Can you talk to us about how COVID-19 has impacted your role and some of the biggest challenges you’re dealing with as a result of the pandemic?

COVID-19 has had a major impact on my role. Northwestern went remote in mid-March and sent our students home (at least those who could go home). From that day forward, so much of my time has been spent on numerous committees and task forces developing policies and procedures related to COVID-19. We have been working through issues such as:

  • Which employees are essential employees who need to be on campus?
  • What are the protocols for bringing employees back to campus when needed?
  • What will the student experience be like in the fall?
  • How many classes will be in person versus remote?
  • What are appropriate restrictions on travel and visitors on campus?
  • What should the disciplinary procedures look like when students violate safety protocols?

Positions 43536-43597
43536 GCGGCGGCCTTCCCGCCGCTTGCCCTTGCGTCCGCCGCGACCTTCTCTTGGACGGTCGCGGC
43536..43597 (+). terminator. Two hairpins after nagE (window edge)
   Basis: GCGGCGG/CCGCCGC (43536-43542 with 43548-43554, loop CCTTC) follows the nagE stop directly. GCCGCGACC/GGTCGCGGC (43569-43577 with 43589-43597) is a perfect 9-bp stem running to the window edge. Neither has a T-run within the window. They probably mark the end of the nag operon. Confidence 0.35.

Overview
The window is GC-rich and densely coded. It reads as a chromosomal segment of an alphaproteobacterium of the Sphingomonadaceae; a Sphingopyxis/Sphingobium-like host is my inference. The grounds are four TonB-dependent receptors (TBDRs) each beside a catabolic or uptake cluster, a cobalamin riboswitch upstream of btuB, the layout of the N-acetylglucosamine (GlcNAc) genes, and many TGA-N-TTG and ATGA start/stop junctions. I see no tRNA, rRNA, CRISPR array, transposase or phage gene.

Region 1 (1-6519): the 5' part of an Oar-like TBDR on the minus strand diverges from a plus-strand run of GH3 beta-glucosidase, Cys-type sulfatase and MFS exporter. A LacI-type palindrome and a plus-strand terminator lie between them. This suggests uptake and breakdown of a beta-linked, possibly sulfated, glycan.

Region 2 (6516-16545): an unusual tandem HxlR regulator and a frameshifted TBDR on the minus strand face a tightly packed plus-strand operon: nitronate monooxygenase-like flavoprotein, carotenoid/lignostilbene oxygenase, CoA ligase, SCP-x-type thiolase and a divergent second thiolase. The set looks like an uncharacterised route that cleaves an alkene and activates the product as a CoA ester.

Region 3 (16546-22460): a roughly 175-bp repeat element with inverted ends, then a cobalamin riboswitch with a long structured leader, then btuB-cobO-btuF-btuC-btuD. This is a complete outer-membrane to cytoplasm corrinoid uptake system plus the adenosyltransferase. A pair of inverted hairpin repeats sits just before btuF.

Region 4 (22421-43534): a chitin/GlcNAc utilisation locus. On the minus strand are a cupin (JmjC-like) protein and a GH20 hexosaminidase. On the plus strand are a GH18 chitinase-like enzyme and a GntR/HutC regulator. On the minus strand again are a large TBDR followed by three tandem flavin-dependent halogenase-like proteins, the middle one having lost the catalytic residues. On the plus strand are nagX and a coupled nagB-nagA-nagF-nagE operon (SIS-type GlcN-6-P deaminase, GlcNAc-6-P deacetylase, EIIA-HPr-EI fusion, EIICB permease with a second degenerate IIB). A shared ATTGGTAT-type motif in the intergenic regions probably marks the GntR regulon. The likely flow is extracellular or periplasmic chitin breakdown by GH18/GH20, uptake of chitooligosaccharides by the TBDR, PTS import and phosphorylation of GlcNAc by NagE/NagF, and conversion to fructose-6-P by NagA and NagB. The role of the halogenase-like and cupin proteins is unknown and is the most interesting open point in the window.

• What is the accommodation process for staff and faculty who do not want to return to campus?
  • Where are the areas of liability?

As of now, we are planning for students to be on campus in the fall even though a majority of their classes will be virtual. On top of all of the COVID-19 planning work, the normal legal issues continue, as well as a COVID-19-related lawsuit that was just filed – a proposed class action asking for tuition to be refunded from the spring quarter. The work has been nonstop for the legal department.

And are you currently remote? What about the rest of the workforce?

I am currently working remotely as is the majority of the staff and faculty, except those deemed essential for campus operations. However, the school year starts at the end of September – we are on the quarter system – and we will need staff and faculty who interact with students to return. This is quite challenging due to health issues, transportation concerns, childcare issues, and a general fear of returning to the workplace. We are currently working on all of these challenges in order to balance having a campus that is staffed sufficiently to meet student needs while being cognizant of very legitimate employee concerns.